For its size, no island in the world has more world-class beaches than St. John. There are a few exquisite stretches of sand on the South Shore and East End, but most are found on St. John’s famed North shore, where each scalloped bay is more picturesque than the next.

Here — exclusively for guests and friends of Island Abodes — is our short guide to St. John beaches. This is just our personal take, but it’s based on many, many (did we say many?) hours at each and every one of these spectacular beaches. We’re sure you have your own favorites and insights. Send us your thoughts and we’ll include in the next update.

palm tree on st john beach
Maho Bay beach, St. John

NORTH SHORE

Salomon Bay

This is the closest beach to town, accessible via an easy 15 minute hike starting right behind the Virgin Island National Park offices. Learn more here.

Honeymoon Beach

Honeymoon can be reached by trail from Salomon or down the same trail adjacent to the VINP sign on Northshore Road. Learn more here. 

Caneel Bay Beach 

Although Caneel Bay is home to several amazing beaches, they are pretty much inaccessible after the 2017 hurricanes destroyed the resort. Learn more here.

Hawksnest Beach

Hawksnest is a dreamy beach and  is the first one from town with parking right along the shore. Learn more here.

Gibney or Oppenheimer Beach

A couple hundred yards up Northshore Road from Hawksnest, at the end of the white picket fence, are metal gates that spell “Oppenheimer” across the top and lead down to the beach. Learn more here.

Denis Bay

Just past the Oppenheimer gates you’ll pass Easter Rock on your left and then reach the parking area for Peace Hill. Park there, walk about 20 yards and then veer right down a smaller unmarked trail. Learn more here.

Jumbie Beach

Jumbie often gets overlooked on the way to iconic Trunk Bay. Learn more here.

Trunk Bay

Unless you stopped at Jumbie, your first glimpse of Trunk Bay will be from the overlook. Stopping for photos is not optional. There’s a $5 per person admission fee. Learn more here. 

Peter Bay

Located just past Trunk, beyond the Northshore Road switchbacks, is the entrance to the exclusive Peter Bay subdivision. Learn more here. 

Cinnamon Bay (and Little Cinnamon)

Cinnamon Bay used to be known for its campground and cottages that led out to the longest stretch of sand on St. John. Learn more here.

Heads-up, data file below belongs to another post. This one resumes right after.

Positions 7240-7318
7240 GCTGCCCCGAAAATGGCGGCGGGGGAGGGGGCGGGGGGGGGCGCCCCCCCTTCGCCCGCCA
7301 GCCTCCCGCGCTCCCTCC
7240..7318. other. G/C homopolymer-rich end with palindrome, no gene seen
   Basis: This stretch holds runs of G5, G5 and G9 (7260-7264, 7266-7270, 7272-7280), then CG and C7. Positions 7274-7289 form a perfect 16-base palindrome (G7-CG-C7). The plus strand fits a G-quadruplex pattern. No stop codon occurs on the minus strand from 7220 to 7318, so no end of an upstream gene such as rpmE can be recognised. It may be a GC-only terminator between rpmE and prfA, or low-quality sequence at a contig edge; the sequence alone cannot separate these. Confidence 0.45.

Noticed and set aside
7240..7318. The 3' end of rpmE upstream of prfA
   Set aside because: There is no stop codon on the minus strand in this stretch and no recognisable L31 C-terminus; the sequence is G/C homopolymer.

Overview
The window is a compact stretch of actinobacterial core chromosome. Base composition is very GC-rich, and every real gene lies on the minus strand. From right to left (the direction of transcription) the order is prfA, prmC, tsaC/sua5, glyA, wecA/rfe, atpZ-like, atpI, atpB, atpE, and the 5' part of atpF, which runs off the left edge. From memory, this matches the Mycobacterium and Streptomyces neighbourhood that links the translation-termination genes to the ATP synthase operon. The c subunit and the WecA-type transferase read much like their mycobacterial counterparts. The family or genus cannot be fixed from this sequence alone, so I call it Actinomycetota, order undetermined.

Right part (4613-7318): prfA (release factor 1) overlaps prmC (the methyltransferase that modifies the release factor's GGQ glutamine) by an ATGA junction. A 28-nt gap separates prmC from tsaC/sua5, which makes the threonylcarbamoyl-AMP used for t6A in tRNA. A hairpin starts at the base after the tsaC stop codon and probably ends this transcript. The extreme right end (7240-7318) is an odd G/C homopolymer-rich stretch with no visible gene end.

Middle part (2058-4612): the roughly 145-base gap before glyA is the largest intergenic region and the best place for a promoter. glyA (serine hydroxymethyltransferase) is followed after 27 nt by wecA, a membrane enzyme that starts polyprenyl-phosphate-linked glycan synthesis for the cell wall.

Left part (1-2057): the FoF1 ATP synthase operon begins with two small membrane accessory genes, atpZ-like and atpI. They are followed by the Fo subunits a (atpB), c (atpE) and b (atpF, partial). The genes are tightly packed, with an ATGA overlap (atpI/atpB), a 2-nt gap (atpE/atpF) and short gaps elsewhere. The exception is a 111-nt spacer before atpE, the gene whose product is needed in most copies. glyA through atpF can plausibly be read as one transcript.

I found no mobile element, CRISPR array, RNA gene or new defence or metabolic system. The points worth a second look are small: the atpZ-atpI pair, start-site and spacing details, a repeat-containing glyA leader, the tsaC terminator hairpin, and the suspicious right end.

Maho Bay

For many residents and visitors, Maho is a beach lover’s heaven. This is the most protected bay on the North shore, with the calmest waters that gently lap at the shore. Learn more here.

Francis Bay

Northshore Road jogs inland at the far end of Maho Bay. Keep bearing left for a couple of miles and you’ll reach Francis Bay. It’s a little harder to get to than some others, which means fewer people. Learn more here.

Leinster Bay and Waterlemon Cay

Head toward the Annaberg Ruins, park where you can, and start hiking along the shoreline. You can stop anywhere to swim or snorkel or chill, but keep going for 20-30 minutes and you’ll find some nice sand and an easy swim out to Waterlemon Cay. Learn more here.

EAST END

Haulover South

Take Centerline Road to Coral Bay, then veer left at the ball field, pass Skinny Legs, and keep on driving for 3 more miles. Easy parking on the road. Learn more here.

Haulover North

Look for the narrow trail across the road from the beach. After maybe 300 feet it opens up to an incredible view of the Sir Francis Drake Channel across to Tortola. Learn more here.

Hansen Bay

Less than a mile down the road from Haulover you’ll find this delightful spot with soft white sand. Learn more here. 

SOUTH SHORE

Salt Pond

This very special spot is the most popular beach on the South shore. To get here, take Centerline Road to Coral Bay, go right at the ball field, than drive 4 miles to just past the entrance to Concordia (now closed). Where the road turns sharply right is the parking area. It’s a 10-15 minute easy/moderate walk down to the beach. Learn more here.

Lameshur Bay

This off-the-beaten-path gem is located 1.5 miles past the Salt Pond parking area. The last stretch is unpaved so the short distance will take 15 minutes. There are actually 2 bays. You reach Great Lameshur first — a long, rocky, crescent beach where access isn’t super easy. Next door is the real charmer, Little Lameshur, with some of the best snorkeling on St. John. The beach offers soft, white sand and the bay is very protected and usually very calm (except when weather is coming out of the South). There are great trails around and cool ruins to explore.

Reef Bay

This is really 2 distinct places. There’s one Reef Bay beach at the end of the Reef Bay Trail, accessed mid-island from Centerline Road. The trail is awesome, moderate to strenuous heading down, and quite strenuous going back up. At the bottom there are ruins and an isolated coastline with ever changing sand and rocks. Learn more here.

Hart Bay

This is an awesome pebble beach with sand here and there, located down an easy trail right in the Chocolate Hole neighborhood. There’s pretty good snorkeling in spots, with rock formations, coral, and sea life. Learn more here. 

Chocolate Hole Bay

This is the other walkable beach from Down Yonder Villa or the Garden Suite. Same directions like you’re going to Hart Bay, except don’t turn left on Tamarind Road, keep straight on Chocolate East until you reach the Pond Bay development. There are two public parking areas, the first one is paved and the second one isn’t. Learn more here.